patrick delany foxtel

Foxtel Considering Initial Public Offering

eports are suggesting a Foxtel initial public offering (IPO) would be tough but not impossible, as the business looks to further expand into the streaming service world.

Already part of the streaming industry with services Kayo and Binge, The Australian Financial Review (AFR) report investors and industry insiders are sceptical an IPO would work for Foxtel, but now is the time to try “as the streaming market booms.”

AFR state: “In its third quarter earnings to March 31, Foxtel’s revenue dipped 4% on the previous corresponding period, while its earnings before interest, tax, depreciation and amortisation jumped 13%…”

MST Marquee head of telecoms and media equity research, Fraser McLeish, told AFR an IPO for Foxtel would be very difficult.

“To IPO, and for investors to want to own it, it’s got to have positive operating momentum, and at the moment the revenues are still going backwards,” McLeish said.

“That decline in core broadcast subscribers actually accelerated in the third quarter of 21 and there’s no sign that it is really easing off.

“When you’ve got that kind of revenue profile, that’s pretty hard to IPO a business with those trends,” he said.

According to AFR, Foxtel’s traditional cable and satellite business lost “72,000 residential subscribers in the March quarter” while paying subscribers to Binge and Kayo increased on their previous quarter by 85,000 and 227,000 respectively.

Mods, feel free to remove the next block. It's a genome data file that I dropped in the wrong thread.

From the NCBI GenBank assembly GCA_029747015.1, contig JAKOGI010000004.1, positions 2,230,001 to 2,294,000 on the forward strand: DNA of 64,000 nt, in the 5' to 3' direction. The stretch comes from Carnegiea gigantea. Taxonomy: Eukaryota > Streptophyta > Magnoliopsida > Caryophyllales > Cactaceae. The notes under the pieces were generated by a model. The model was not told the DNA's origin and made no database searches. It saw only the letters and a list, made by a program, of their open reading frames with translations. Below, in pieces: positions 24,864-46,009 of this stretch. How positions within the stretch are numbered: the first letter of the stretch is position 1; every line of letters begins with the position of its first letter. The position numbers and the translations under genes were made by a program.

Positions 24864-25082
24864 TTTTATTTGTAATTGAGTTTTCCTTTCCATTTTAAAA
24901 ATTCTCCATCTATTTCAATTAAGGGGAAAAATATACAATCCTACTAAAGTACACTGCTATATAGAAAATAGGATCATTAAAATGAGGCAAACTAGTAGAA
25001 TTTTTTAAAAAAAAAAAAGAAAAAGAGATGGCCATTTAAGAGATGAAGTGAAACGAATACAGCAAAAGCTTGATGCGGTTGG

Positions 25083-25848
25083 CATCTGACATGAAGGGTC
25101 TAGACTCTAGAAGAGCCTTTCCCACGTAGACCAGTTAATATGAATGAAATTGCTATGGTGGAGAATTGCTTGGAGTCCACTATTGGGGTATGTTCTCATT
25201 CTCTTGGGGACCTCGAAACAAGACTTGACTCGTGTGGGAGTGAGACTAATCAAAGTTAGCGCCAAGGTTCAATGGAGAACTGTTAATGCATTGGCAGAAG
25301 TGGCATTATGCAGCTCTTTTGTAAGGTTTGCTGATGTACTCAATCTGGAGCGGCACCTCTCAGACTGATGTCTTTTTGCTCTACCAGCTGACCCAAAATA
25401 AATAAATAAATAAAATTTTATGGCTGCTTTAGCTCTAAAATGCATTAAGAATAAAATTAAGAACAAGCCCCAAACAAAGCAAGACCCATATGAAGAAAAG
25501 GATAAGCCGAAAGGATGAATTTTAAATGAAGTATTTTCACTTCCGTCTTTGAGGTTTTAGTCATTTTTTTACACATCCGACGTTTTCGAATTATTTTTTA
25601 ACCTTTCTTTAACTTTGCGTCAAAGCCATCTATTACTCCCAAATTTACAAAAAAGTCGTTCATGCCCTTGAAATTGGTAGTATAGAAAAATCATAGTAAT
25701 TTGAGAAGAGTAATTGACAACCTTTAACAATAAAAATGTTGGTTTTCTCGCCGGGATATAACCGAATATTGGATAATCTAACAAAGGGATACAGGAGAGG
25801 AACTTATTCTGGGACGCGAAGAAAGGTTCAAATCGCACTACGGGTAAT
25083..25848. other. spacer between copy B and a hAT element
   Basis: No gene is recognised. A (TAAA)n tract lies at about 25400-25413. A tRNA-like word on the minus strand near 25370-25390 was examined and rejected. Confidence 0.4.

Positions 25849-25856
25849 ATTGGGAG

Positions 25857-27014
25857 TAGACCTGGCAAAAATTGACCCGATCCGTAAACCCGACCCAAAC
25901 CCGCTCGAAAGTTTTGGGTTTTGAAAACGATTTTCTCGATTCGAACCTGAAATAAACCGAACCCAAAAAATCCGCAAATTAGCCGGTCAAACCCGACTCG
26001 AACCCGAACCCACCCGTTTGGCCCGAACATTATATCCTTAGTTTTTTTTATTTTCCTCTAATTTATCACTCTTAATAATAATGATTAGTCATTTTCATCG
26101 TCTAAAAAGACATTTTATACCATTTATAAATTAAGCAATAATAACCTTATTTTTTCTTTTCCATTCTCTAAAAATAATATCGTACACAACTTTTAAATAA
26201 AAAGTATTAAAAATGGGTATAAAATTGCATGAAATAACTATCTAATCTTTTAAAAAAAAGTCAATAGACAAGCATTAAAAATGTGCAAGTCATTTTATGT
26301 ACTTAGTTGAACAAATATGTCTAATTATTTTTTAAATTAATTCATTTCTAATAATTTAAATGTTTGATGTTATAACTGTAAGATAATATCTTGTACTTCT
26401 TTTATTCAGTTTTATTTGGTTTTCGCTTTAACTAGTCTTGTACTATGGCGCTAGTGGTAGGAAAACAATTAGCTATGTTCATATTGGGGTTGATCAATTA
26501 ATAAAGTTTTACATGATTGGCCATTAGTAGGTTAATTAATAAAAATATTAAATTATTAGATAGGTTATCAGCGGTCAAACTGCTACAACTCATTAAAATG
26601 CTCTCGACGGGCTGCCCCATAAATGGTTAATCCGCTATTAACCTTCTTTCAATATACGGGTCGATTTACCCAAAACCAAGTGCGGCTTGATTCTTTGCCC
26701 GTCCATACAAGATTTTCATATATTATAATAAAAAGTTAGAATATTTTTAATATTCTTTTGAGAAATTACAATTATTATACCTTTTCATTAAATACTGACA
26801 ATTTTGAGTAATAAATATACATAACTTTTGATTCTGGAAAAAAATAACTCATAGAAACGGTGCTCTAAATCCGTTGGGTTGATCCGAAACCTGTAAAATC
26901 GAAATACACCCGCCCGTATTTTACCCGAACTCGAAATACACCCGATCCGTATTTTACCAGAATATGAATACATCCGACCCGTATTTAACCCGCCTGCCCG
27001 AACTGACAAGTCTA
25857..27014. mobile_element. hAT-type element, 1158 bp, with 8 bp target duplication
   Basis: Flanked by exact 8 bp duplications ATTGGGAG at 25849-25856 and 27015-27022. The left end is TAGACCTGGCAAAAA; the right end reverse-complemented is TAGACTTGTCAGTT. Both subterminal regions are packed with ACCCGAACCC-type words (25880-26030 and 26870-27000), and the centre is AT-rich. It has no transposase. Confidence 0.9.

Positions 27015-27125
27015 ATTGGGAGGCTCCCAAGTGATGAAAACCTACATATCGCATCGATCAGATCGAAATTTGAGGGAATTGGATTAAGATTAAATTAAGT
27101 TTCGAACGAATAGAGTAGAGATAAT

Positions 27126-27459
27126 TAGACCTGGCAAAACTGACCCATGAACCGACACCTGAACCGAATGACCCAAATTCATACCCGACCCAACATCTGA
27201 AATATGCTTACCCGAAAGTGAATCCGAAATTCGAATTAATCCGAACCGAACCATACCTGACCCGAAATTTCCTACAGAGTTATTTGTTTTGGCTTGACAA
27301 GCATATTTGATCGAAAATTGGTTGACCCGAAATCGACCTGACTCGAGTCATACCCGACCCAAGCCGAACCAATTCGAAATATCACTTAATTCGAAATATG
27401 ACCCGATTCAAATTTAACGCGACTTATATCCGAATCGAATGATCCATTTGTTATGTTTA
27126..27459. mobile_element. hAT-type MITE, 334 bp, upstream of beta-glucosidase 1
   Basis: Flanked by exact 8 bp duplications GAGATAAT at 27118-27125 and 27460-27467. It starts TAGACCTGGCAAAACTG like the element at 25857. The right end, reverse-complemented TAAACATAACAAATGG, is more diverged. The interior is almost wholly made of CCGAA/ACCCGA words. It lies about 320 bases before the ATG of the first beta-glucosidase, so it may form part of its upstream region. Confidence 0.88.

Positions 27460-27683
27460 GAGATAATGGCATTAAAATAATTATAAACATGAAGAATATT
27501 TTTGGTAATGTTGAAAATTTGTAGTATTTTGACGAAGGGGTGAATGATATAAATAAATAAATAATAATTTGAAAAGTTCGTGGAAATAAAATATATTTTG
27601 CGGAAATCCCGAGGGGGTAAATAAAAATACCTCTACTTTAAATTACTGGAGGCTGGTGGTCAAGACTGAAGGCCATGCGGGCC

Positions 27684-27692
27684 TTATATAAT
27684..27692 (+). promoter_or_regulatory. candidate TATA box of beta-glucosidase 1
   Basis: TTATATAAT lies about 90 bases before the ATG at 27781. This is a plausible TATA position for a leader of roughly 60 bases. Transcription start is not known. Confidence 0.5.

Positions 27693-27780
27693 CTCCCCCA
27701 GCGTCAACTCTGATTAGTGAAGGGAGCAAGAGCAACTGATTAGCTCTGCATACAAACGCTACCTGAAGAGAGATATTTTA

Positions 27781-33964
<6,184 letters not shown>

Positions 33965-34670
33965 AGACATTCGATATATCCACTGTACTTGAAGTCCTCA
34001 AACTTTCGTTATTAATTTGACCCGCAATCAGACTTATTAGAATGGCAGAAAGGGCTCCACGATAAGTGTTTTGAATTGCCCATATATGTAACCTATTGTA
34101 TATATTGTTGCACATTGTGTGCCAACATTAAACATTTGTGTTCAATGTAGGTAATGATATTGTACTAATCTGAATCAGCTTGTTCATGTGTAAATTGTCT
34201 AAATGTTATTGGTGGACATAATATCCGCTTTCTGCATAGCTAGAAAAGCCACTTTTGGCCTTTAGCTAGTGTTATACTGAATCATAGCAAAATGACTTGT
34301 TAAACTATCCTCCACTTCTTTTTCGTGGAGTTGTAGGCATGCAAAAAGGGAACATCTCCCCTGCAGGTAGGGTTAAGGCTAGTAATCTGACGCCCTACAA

McLeish said while its streaming services are improving, it will not be enough to convince investors.

“Yes, they’re growing some streaming subscribers and growing streaming revenues, but they’re still nowhere near enough to offset the declines they are seeing in their core broadcast revenues,” McLeish said.

“[Foxtel need] runs on the board in terms of revenue stabilising and growing and showing the growth in streaming revenues is offsetting declines in broadcast,” he said.

Further expanding into the streaming service industry, Foxtel have announced it will add a third streaming site to its repertoire.

The Sydney Morning Herald report former editor in chief, Kate de Brito, will lead the business’s newest streaming service “as the company makes a series of structural changes to prepare for the future.”

The new service called Newsflash will focus on news content and will reportedly cost $5 a month and is expected to feature Foxtel’s news channels including Sky Australia.